ClienttoLAN

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© 2003, Cisco Systems, Inc. All rights reserved. CSVPN 4.0—5-4

Consider the following scenario. Remote users need to dial into the corporate office and access e-mail, corporate presentations, order entry, and engineering. In addition, Corporate Information Services wants remote users to access corporate resources fast, inexpensively, and as securely as possible.

Implementing a remote-access virtual private network (VPN) with the Cisco VPN 3000 Series Concentrator and the Cisco VPN Software Client is the right choice. It enables remote users to access the corporate resources they require. Corporate Information Services meets their speed, expense, and security requirements.

Telecommuter with the Cisco VPN 3000 Series Concentrator Client

IPSec tunnel or session

Telecommuter with the Cisco VPN 3000 Series Concentrator Client

IPSec tunnel or session

• IPSec standards

• VPN Concentrator

© 2003, Cisco Systems, Inc. All rights reserved.

The Client-to-LAN VPN consists of four components: IPSec client software, Point-to-Point Protocol (PPP), IPSec standards, and the Concentrator.

■ IPSec client software—The IPSec client software is not native to the Microsoft Windows operating system and must be loaded on the PC. It is used to encrypt, authenticate, and encapsulate data. It also terminates one end of the tunnel.

PPP—For remote access applications, the PC relies on PPP to establish a physical connection to the local ISP or the Internet.

IPSec standards—After the ISP authenticates the remote user, the user launches the IPSec client. IPSec establishes a secure tunnel or session through the Internet to the Concentrator.

Concentrator—The Concentrator terminates the opposite end of the tunnel. The Concentrator decrypts, authenticates, and de-encapsulates the data.

VPN private IP address 10.0.1.5

VPN private IP address 10.0.1.5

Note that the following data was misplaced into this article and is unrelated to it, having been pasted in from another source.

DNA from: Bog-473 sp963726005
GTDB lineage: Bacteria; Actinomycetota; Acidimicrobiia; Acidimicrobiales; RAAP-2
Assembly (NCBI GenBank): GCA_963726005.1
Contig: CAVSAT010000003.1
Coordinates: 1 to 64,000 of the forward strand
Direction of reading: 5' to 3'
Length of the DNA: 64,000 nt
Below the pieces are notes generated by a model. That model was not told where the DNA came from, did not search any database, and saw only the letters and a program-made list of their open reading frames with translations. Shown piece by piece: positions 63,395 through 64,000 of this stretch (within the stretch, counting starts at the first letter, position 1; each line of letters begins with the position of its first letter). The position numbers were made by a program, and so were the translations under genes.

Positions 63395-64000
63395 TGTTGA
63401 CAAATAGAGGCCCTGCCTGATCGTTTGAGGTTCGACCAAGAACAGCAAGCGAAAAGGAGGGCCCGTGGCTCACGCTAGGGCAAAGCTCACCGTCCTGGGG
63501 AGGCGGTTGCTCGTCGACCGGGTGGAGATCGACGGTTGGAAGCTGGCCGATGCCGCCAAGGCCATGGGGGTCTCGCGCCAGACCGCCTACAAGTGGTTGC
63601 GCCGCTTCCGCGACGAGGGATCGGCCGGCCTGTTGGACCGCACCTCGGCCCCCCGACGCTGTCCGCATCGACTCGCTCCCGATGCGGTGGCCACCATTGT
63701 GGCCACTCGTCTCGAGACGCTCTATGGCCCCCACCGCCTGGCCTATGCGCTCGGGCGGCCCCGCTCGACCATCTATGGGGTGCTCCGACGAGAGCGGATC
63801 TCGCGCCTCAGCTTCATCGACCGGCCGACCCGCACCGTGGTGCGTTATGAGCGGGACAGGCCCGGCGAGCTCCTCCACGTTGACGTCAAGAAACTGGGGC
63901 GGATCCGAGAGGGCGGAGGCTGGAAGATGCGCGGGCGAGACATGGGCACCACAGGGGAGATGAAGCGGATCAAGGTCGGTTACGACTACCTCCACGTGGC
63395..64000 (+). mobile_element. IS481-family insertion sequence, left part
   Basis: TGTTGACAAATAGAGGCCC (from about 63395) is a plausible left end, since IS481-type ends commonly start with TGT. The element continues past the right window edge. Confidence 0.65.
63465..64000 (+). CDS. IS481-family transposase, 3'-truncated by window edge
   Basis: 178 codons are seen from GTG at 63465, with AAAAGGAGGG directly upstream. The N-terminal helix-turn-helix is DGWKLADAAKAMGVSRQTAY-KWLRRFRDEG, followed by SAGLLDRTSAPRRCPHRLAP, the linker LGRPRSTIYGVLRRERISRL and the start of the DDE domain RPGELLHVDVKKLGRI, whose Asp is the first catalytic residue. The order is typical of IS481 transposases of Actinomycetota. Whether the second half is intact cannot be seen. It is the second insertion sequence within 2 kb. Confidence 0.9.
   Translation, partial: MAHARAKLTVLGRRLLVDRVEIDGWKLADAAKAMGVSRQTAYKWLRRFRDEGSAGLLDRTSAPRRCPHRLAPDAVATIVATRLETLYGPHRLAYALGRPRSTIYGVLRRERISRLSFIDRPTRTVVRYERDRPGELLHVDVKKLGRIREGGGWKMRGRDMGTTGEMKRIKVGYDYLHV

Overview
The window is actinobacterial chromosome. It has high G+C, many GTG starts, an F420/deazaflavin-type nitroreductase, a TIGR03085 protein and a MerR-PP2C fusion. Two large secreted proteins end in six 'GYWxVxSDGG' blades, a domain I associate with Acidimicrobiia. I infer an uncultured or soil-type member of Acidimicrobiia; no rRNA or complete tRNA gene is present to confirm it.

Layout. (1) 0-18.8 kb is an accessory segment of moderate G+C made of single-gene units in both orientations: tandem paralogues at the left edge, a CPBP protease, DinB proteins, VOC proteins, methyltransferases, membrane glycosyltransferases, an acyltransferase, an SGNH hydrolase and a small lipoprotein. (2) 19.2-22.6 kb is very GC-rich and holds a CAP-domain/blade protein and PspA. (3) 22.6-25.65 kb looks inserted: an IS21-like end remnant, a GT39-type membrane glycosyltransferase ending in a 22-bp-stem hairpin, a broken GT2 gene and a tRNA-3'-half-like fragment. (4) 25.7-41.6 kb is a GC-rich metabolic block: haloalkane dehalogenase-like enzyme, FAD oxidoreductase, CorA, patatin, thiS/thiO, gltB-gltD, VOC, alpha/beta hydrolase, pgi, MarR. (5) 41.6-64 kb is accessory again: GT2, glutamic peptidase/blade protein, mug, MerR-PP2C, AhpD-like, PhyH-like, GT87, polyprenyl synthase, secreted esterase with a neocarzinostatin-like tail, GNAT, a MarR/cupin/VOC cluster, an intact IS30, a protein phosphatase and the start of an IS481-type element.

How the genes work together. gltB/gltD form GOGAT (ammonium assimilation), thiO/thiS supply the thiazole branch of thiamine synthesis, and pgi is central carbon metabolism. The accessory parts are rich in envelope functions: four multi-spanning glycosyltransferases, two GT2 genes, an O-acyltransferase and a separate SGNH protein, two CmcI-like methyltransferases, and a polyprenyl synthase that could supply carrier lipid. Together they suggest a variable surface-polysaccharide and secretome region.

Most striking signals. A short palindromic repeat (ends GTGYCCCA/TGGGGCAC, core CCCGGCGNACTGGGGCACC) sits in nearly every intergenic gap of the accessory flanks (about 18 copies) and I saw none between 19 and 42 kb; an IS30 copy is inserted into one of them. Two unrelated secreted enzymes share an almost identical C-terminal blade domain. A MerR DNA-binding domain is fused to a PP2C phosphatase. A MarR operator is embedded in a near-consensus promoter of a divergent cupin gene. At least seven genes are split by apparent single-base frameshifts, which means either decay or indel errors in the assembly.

Telecommuter with the Cisco VPN 3000 Series Concentrator

Client

Client IP address 10.0.1.20

Telecommuter with the Cisco VPN 3000 Series Concentrator

Client

Adapter (NIC) IP address 172.26.26.1

Client IP address 10.0.1.20

© 2003, Cisco Systems, Inc. All rights reserved.

In the example in the figure, a telecommuter needs to access information on the corporate server, 10.0.1.10. The source address is the virtual IP address of the Software Client, 10.0.1.20. The Concentrator or the Dynamic Host Configuration Protocol (DHCP) server usually supplies it to the Software Client, which gives the Software Client the appearance of being resident on the VPN.

Any data flowing from the server to the Software Client must be protected as it traverses the Internet. Therefore, information flowing between the server and the Software Client is encrypted, authenticated, and encapsulated using the Encapsulating Security Payload (ESP) header to maintain confidentiality and data integrity.

However, this practice presents an issue. If the payload is encapsulated and encrypted, the routers in the Internet are unable to read the source and destination addresses of the packet. The routers are thus unable to route the packet. To solve this problem, an additional IP header is added to the ESP-encapsulated data. The outside IP header is used to route the information through the network using a routable address. The source address is the network interface card (NIC) of the Software Client. The destination address is the public interface of the Concentrator. The Software Client-to-server data is sent over the network using an IP-in-IP encapsulation. Upon receipt, the Concentrator strips the outer IP header, decrypts the data, and forwards the packet according to the inside IP address.

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